You can tell that everybody involved in this movie was having a blast on set. Everyone looks like they showed up to work on a playground – and got paid handsomely to do so. Who wouldn’t be happy? This film is positively radiating glee. From the actors performances, to the spirited visuals, to the seriously impressive CGI and very crisp camerawork in the action sequences. The editing is much cleaner than before and it’s simply more pleasing on the eye.

There’s no denying Gunn is a very capable director of superhero blockbuster movies but frustratingly he does repeat a mistake the Ayer was guilty of; favouring spectacle over character. The script is packed with lewd humour (a rant about a character named Milton had my sides splitting from laughter) but it’s also bloated with far too many characters – many of which don’t get much to do.

Joel Kinnaman returns to play Colonel Rick Flag but somehow feels like a passenger among the ensemble. As a commanding officer he lacks agency and is outshined by reluctant leader-of-the-cons Bloodsport (a terrific Elba) and the machismo Peacekeeper (Cena playing the same thing as always). 

Margot Robbie is as reliable as always as the unpredictable Harley Quinn, providing most of the laughs and the rare moments of emotionality. However it’s never made clear why she’s all of a sudden back in Waller’s custody – last we saw she was off with her Birds of Prey. What happened there? It’s unclear. But the fan favourite character certainly deserved more to do than a tacked-on subplot involving a whirlwind romance with a ridiculously sexy Guatemalan leader.  It all felt a bit unnecessary. 

As for the abundance of new characters, only a handful make an impression. Sylvester Stallone’s King Shark is to The Squad what Groot is for Guardians – a lovable creature with limited speech abilities but is also a lethal fighter. But the MVP is David Dastmachian’s tormented Polka-Dot Man. This is Dastmachian serving a delicious slice of awkward loner misfit whose very easy to sympathise with. His power is exactly as advertised – he fires deadly colourful polka-dots and the world of cinema is better off for having this character now.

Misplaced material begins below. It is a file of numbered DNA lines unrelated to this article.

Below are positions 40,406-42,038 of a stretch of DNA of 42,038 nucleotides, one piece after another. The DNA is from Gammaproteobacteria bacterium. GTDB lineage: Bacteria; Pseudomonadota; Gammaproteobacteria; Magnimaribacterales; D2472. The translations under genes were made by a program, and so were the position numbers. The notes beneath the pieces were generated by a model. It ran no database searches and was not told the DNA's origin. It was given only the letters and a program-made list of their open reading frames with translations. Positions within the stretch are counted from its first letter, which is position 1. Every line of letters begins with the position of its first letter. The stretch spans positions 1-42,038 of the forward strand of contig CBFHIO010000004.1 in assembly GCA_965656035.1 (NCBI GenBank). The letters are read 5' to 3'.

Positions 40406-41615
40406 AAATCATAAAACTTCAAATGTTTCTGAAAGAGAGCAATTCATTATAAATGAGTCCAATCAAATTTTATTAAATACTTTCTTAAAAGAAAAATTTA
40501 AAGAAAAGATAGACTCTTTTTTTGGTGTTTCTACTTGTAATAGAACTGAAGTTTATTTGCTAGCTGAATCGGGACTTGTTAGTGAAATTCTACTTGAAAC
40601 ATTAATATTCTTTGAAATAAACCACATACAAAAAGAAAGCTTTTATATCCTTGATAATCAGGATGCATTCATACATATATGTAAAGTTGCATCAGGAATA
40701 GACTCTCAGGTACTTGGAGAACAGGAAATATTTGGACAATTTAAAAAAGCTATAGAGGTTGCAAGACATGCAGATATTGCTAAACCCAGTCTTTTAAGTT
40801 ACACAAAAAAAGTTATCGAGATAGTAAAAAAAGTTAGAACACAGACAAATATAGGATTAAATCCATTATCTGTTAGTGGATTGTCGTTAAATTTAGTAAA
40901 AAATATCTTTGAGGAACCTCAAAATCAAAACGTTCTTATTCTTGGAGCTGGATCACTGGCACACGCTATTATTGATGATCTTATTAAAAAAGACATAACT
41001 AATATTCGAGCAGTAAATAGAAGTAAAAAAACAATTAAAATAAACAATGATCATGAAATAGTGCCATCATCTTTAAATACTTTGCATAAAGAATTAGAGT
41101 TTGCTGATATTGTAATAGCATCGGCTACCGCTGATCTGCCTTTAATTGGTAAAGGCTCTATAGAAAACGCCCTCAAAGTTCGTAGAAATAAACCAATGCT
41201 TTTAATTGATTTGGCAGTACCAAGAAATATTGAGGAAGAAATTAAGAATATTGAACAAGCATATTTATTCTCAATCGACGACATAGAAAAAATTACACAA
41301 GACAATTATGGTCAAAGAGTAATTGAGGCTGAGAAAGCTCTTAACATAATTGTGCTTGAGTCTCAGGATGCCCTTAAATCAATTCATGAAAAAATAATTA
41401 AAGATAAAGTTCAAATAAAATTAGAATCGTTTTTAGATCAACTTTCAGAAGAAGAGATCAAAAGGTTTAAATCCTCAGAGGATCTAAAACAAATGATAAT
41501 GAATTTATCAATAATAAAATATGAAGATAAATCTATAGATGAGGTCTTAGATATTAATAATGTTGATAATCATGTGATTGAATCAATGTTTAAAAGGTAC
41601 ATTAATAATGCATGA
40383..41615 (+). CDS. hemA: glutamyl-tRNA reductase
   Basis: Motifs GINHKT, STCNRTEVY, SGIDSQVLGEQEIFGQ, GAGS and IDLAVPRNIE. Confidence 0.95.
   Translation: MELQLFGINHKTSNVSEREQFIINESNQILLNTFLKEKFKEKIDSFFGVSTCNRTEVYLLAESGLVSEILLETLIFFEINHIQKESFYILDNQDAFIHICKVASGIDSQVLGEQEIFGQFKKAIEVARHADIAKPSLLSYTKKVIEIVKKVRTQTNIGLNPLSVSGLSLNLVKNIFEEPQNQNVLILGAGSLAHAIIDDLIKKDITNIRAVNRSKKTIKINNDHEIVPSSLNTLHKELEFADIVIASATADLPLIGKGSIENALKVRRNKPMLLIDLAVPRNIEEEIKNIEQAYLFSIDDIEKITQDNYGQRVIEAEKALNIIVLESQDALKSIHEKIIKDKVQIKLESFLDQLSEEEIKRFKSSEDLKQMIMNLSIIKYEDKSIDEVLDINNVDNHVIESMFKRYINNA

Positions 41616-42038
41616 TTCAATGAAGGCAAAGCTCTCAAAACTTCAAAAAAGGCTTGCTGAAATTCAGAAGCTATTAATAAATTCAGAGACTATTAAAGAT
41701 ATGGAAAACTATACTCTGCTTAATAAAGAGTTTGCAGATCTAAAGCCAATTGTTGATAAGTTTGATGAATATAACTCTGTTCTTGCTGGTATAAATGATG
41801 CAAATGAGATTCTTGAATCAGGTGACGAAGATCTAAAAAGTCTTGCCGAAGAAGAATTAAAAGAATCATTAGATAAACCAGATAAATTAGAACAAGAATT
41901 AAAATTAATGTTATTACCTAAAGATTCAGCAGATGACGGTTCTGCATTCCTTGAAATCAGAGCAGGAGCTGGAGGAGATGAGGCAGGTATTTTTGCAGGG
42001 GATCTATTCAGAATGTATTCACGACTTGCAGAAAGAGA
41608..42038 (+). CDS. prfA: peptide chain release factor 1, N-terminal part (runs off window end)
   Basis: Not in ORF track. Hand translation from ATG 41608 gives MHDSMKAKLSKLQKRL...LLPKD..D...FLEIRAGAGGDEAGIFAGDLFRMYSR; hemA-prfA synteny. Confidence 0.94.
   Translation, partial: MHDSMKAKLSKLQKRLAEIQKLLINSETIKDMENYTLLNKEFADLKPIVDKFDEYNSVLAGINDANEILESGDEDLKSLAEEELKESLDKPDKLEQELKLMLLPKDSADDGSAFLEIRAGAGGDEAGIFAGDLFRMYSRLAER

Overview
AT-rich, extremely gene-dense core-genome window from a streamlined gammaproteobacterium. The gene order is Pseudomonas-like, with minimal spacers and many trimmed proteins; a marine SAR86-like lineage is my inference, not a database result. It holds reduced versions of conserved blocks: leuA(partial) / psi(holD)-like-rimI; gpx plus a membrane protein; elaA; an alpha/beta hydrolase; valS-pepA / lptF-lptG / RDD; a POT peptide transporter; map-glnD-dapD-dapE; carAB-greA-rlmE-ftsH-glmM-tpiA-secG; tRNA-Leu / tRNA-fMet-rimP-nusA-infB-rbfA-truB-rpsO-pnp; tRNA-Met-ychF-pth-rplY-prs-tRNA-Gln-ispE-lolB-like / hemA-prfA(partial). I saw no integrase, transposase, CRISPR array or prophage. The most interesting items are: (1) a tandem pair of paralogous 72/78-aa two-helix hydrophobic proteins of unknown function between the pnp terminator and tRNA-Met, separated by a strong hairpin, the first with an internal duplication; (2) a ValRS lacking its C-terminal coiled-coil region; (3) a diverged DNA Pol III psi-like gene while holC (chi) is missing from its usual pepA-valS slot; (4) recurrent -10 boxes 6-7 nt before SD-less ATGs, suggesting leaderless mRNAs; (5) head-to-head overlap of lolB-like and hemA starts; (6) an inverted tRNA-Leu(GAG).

But the vast majority of new characters barely get an introduction – let alone any development. There’s lots of familiar famous faces but many of their appearances can be described as a glorified cameo. Why are they here? Mostly to serve as cannon fodder. This is without question the bloodiest and most gruesome film in the DCEU. But the issue is because there’s little-to-no time to get invested in the smorgasbord of players, none of the deaths hit with any weight – regardless of how excessively pulpy their demise might be. 

Getting sliced to death by helicopter blades might be satisfying for a moment but when you leave the cinema you don’t savour the death because you didn’t feel attached to the character. 

Perhaps the most disappointing of all the new additions was Peter Capaldi’s villainous Thinker whose motivation and backstory in Project Starfish are watery at best.

The Suicide Squad is definitely more polished than the 2016 outing but it could’ve done with a couple more rewrites. It’s a bombastic action movie; it’s loud, chaotic, stylish and colourful but there’s a lot of empty noise. However, if you’re looking for an excuse to get back to the cinema then I highly recommend seeing this audaciously daft film on the biggest screen possible.

★★★★☆

The Suicide Squad is in cinemas worldwide Friday 30th July and is also available on HBO Max in certain regions.